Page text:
Published Aug 14, 2019 by Maggie Martin
The Small Biz Insider podcast is part of a digital series from the Greater Houston Partnership, where we highlight the innovative business owners, entrepreneurs and leaders of the greater Houston area making a big impact in the small business community.
On this edition of Small Biz Insider, host Maggie Martin sits down with Lauren Bauml, Campus Director for Flatiron School Houston and Austin, a coding bootcamp with tech's most effective software engineering and data science courses – online and on-campus in Houston and other major U.S. cities.
Here are 5 takeaways from our conversation with Lauren Bauml:
Technology is the special sauce of the present and future. Houston's energy and health care sectors are just a couple that rely more and more on technology. Bauml said getting up to speed on technology is an immediate need, but there's also an aspect about where we're going in the future, and there's an opportunity to have a strong economy where we can source local talent for companies of all sizes, including small businesses.
Prospective employees with tech skills are greatly beneficial to employers. Bauml said Flatiron helps create a Day 1, workforce-ready employee who goes into their new job with the hard and soft skills necessary to make an impact from the start.
Workforce development is crucial for all businesses, but especially small businesses. Regardless of the size of the organization, companies spend a lot of time onboarding and creating career pathways for employees, so retention is incredibly important. That's why upskilling the existing workforce is a key component for keeping talent.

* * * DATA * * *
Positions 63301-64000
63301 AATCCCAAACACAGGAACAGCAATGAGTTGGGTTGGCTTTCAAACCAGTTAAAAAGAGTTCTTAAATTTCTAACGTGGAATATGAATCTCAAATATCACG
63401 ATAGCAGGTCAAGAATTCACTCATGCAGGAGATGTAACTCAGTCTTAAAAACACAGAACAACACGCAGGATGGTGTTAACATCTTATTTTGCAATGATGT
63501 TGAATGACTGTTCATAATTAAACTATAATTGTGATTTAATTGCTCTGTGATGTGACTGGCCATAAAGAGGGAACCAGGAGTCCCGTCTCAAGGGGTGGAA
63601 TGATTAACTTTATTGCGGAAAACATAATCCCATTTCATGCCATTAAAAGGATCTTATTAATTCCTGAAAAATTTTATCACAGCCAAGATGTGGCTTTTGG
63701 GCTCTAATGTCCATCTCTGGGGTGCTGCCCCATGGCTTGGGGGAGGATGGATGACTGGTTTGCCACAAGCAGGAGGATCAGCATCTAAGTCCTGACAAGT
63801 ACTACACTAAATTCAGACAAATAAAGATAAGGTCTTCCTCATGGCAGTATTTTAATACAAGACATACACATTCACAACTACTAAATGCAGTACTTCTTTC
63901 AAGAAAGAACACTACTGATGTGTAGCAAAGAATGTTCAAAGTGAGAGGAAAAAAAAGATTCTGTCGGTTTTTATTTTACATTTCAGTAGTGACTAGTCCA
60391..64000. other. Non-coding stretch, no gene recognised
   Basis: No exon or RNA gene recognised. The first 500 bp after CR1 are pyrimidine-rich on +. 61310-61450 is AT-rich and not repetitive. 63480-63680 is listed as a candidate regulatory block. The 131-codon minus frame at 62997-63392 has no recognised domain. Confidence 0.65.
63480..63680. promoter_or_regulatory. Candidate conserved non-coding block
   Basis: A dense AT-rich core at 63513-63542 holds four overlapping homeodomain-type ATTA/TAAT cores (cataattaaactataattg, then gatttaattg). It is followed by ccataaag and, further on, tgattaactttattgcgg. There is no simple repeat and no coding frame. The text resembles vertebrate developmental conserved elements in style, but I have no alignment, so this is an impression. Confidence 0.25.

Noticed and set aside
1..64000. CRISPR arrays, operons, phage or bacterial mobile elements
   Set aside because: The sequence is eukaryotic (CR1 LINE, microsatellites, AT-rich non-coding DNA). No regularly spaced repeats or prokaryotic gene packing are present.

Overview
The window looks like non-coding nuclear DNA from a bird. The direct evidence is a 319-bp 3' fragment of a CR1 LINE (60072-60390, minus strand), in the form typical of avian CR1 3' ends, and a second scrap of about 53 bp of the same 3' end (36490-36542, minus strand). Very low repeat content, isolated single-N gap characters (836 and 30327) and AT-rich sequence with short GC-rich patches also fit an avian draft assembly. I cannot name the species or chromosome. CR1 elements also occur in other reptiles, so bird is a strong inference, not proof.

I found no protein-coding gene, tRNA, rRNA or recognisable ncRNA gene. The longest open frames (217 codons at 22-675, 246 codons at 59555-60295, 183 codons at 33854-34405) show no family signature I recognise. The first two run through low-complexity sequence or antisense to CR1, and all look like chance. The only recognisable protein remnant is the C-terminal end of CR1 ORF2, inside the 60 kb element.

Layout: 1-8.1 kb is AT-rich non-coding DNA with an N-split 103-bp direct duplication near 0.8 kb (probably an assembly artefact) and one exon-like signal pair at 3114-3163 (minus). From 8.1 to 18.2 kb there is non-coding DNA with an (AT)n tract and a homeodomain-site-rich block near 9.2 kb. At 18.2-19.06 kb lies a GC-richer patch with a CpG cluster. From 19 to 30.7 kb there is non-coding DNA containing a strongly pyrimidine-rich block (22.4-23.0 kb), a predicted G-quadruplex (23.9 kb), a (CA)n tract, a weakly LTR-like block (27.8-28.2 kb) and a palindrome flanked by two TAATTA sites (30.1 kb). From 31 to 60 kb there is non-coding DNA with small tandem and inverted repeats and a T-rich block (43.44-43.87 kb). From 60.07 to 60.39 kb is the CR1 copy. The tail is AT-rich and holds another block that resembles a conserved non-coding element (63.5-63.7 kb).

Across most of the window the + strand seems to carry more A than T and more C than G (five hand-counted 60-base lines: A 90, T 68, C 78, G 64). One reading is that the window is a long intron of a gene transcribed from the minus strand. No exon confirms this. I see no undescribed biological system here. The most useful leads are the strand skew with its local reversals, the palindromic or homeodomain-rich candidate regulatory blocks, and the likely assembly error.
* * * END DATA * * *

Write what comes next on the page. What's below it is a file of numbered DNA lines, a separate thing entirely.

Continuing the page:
Small businesses can take proactive steps to ensure incoming employees, such as Flatiron graduates, are successful. That includes making sure prospective employees understand the possible career pathways for them so they know what they're working towards, what additional skills they need and more. Bauml said small businesses also need to be clear about what the work culture is to prospective employees from the get-go. Also, small businesses need to create areas for collaboration, an area where small businesses can differentiate themselves from larger employers because they have an opportunity to make employees feel valued through a strong team mentality and transparency.
When it comes to recruiting and maintaining talent from Flatiron and other programs, small businesses have an edge over larger corporations. Bauml said clear career pathways, mentorship opportunities, a strong community and a stable network are things that, more often than not, a small business can continuously offer their workforce, creating a real point of distinction from Fortune 500 companies.